RUSSIA

Defector Literature

A - J

Agabekov, George. Tr., Henry W. Bunn. OGPU: The Russian Secret Terror. New York: Brentano's, 1931. Westport, CT: Hypernion Press, 1975.

Akhmedov, Ismail. In and Out of Stalin's GRU: A Tatar's Escape from Red Army Intelligence. Frederick, MD: University Publications of America, 1984.

Alexeev, Kirrill Mikhailovich.

1. "Why I Deserted the Soviet." Saturday Evening Post 220 (26 Jun. 1948): 18 ff.

2. "Was Ambassador Oumansky Murdered?" Saturday Evening Post 220 (3 Jul. 1948): 20 ff.

3. "How We Duped Our American Friends." Saturday Evening Post 220 (10 Jul. 1948): 30 ff. [Petersen]

Allilueva, Svetlana. Tr., Paul Cjavchavadze. Only One Year. New York: Harper & Row, 1969.

Anders, Karl [Pseud., Hendrik Van Bergh]. Murder to Order. New York: Devin-Adair, 1967.

Costa, Alexandra. Stepping Down from the Star: A Soviet Defector's Story. New York: Putnam's 1986.

The author was the "wife of the first secretary of the Russian Embassy in Washington, D.C." For Kirkus Reviews, the biggest problem with this book," long-windedness and credibility questions aside, is that Costa is not particularly likable.... [T]he most interesting part of the book: FBI planning and shenanigans. Too bad Costa seems to skip over a good bit of the FBI goings on, perhaps for narrative reasons, probably for security."

Dzhirkvelov, Ilya. Secret Servant: My Life with the KGB and the Soviet Elite. New York: Harper & Row, 1988. New York: Touchstone, 1989. [pb]

Earley, Pete. Comrade J: The Untold Secrets of Russia's Master Spy in America after the End of the Cold War. New York: Putnam's, 2008.

Tretyakov died 13 June 2010 at his home in Florida. See T. Rees Shapiro, "Sergei Tretyakov Dies; Former Russian Spy Defected to U.S. in 2000," Washington Post, 10 Jul. 2010, B4.

Wise, Washington Post, 27 Jan. 2008, notes that Comrade J is SVR Col. Sergei Tretyakov, who was the deputy rezident (station chief) in New York when he defected in 2000. The reviewer does not care much for some of Tretyakov's accusations against Western politicians, but finds that "[t]he real value of [his] saga lies less in his scattershot claims and innuendoes than in his sharp eye and gossipy insider's view of the KGB/SVR's training, methods, foibles and tricks."

For Goulden, Washington Times, 20 Jan. 2008, this is "an unsettling book." However, "[s]py buffs will love Tretyakov's gossipy accounts of National Enquirer-style sexual and alcohol misbehavior in KGB and SVR offices." Ransom, NIPQ 24.2 (Apr. 2008), comments that the author "covers a great deal of ground, sometimes roaming without any specific destination."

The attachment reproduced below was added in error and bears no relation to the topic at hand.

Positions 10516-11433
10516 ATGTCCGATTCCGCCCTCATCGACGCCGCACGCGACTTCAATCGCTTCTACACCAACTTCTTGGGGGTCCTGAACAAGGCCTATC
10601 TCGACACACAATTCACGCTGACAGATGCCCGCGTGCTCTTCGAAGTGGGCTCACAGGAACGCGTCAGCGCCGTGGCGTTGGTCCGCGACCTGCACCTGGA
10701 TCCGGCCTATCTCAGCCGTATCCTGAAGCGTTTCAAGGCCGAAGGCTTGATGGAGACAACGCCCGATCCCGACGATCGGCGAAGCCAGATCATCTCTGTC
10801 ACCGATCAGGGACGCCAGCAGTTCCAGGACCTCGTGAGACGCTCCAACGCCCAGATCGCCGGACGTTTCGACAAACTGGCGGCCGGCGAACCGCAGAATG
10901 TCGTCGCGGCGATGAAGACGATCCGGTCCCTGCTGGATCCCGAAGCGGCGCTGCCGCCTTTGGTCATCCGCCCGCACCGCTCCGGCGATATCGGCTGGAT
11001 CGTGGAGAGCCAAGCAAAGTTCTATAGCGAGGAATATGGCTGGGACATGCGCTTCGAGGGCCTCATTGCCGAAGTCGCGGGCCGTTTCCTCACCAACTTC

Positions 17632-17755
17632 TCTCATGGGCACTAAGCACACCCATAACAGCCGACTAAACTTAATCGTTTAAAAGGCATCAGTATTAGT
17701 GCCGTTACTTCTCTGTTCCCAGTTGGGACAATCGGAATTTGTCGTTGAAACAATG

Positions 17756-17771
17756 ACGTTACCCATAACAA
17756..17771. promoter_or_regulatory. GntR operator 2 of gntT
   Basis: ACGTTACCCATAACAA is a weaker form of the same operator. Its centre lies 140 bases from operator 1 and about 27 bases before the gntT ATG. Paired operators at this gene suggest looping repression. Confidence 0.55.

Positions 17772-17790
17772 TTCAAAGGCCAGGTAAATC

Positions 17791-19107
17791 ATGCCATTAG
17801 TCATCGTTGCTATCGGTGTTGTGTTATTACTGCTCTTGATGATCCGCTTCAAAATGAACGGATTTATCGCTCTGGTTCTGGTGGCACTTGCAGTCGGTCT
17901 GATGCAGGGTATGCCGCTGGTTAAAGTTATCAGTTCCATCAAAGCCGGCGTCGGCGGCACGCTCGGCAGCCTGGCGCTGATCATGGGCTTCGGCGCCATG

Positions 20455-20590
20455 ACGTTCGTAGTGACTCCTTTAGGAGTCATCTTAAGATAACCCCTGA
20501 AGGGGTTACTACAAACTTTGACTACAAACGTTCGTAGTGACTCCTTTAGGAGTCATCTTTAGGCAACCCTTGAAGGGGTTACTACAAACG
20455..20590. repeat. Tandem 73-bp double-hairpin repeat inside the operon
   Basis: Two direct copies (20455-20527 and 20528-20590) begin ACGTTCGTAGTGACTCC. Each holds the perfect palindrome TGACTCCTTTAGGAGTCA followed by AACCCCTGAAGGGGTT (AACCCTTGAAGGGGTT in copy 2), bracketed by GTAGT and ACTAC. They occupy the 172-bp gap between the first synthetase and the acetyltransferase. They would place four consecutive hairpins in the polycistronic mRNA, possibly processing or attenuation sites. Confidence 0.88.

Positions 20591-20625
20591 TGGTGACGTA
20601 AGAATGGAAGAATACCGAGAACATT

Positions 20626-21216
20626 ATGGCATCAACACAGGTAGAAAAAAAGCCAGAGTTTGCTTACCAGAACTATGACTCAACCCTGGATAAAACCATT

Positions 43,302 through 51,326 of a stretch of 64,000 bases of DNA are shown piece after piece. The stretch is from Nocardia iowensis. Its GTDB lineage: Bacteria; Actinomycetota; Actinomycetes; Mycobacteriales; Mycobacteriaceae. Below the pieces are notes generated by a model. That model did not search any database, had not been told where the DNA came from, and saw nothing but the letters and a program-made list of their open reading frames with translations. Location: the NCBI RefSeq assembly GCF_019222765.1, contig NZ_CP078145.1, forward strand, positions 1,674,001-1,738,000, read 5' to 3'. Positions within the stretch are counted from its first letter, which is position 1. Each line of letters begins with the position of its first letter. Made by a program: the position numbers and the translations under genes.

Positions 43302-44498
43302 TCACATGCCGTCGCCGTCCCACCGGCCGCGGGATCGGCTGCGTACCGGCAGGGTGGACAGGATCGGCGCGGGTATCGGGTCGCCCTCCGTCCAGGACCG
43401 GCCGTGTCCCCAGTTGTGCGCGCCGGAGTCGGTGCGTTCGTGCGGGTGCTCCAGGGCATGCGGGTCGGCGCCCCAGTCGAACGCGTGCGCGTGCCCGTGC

Peake, Studies 52.1 (Mar. 2008) and Intelligencer 16.1 (Spring 2008), wishes there were more details on Tretyakov's work for the FBI in the three years before his defection. This book is in essence an unsourced defector memoir, and that raises "the question of accuracy." Nevertheless, "Earley has provided another well told espionage case study." While lamenting its lack of an index, West, IJI&C 21.4 (Winter 2008-2009), still finds the book to be "important, not so much because it contains sensational disclosures -- which it does not -- but more for what it reveals about the daily grind of life in the New York rezidentura."

Golitsyn, Anatoliy. New Lies for Old: The Communist Strategy of Deception and Disinformation. New York: Dodd, Mead & Co., 1984. London: Bodley Head, 1984.

Gordievsky, Oleg. Next Stop Execution: The Autobiography of Oleg Gordievsky. London: Macmillan, 1995.

Gouzenko, Igor. The Iron Curtain. New York: E.P. Dutton, 1948. Toronto: Dent, 1948. This Was My Choice. 2d ed. Montreal: Palm, 1968.

Granovsky, Anatoli.

According to Rocca and Dziak, Granovsky served in the NKVD from 1942 to his defection in Stockholm in 1946.

1. All Pity Choked: The Memoirs of a Soviet Agent. London: Kimber, 1955.

2. I Was an NKVD Agent: A Top Soviet Spy Tells His Story. New York: Devin-Adair, 1962.

Hyde, Earl M., Jr. "Still Perplexed about Krivitsky." International Journal of Intelligence and Counterintelligence 16, no. 3 (Fall 2003): 428-441.

The author provides a readable (although somewhat speculative) review of Krivitsky's role and life between his defection and his death.

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